Bat watching became dog watching as we witnessed the blossoming friendship between two mis-matched strays. That turned to people watching as we saw some local kids push each other round in a cart, occasionally plucking up the courage to say, “Hello!” or, “What is your name?” in English, before laughing and yelling at each other in Khmer.
Our buttock-saving guardian angel decided to take a nap and we ended up on a bumpy dirt road heading in the direction of Wat Phnom Sampeau – home of the infamous killing caves of the Khmer Rouge. There was an option to drive up the hill, but we decided to park the bike and take a stroll to the peak instead. The steps leading to the summit took all manner of forks and turns. We chose paths at random and these passed by various statues, buildings and macaques.
Approaching a small building, we were accosted by a tiny nun. She was the size of a 10-year-old and of an advanced age that I could only guess at. On a woven mat she sat, just inside the entrance of her little dark building, armed with a pink bottle of perfume and a clear bottle filled with a milky liquid. She let forth a string of Khmer and all we could do was listen, say we didn’t understand, and apologise. She made us remove our shoes and enter her lair, where odd statues depicting buddhist mythology lined the walls. Before we knew it she was spraying the perfume all over heads. Again, she began a long, steady steam of Khmer. We looked at her helplessly until eventually she forcefully planted a cash jar in front of us. Confused and feeling trapped, we put a small amount of money in the jar. The nun began blessing us and as she did so she sprayed the milky liquid at our faces. Post blessing we thought it prudent to leave and slowly backed away as she started speaking again, only this time she occasionally paused to spit on the ground.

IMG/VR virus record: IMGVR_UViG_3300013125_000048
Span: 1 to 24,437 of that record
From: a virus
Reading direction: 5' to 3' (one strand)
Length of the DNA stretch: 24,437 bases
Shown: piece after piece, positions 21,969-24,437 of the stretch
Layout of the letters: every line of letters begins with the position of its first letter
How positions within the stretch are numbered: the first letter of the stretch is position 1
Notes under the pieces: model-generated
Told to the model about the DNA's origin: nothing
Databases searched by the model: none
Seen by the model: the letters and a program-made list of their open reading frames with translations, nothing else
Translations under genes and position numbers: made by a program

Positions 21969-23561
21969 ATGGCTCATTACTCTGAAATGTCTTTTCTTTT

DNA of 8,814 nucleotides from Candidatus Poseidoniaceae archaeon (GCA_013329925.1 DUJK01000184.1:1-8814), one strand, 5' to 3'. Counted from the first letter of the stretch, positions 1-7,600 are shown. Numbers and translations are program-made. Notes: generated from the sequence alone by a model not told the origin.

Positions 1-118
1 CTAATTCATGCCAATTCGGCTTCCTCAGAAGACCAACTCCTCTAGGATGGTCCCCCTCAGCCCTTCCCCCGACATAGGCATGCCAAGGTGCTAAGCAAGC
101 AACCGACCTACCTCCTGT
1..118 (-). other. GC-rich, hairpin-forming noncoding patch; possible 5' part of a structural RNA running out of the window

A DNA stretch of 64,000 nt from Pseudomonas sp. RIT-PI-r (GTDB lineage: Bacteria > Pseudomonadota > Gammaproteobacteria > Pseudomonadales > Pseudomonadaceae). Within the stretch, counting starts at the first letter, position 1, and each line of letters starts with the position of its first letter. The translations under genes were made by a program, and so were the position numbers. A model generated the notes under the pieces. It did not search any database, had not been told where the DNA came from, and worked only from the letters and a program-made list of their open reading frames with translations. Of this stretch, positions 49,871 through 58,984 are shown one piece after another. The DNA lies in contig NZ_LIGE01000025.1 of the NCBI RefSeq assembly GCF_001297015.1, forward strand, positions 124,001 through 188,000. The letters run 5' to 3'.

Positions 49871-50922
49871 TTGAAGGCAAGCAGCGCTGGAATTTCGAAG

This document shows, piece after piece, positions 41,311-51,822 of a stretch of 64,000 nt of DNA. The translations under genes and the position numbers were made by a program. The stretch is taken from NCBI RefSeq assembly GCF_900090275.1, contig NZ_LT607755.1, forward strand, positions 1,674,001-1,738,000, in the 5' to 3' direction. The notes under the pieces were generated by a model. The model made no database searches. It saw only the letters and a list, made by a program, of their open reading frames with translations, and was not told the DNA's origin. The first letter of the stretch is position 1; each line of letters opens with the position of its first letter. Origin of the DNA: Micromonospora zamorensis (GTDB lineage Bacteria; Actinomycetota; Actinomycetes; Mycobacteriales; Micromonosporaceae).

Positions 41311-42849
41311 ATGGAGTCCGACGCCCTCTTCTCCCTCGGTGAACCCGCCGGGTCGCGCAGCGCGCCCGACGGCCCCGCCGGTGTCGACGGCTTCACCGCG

At the top of the hill we were accosted again. “Hello, where are you from?” said a cheeky but instantly likeable young boy by the name of Nga. He asked us several introductory questions, and like it or not, he would be our guide for the rest of the afternoon.
“Your English is very good,” Caroline said.
“Yes, I study English and I can also speak French little,” he smiled.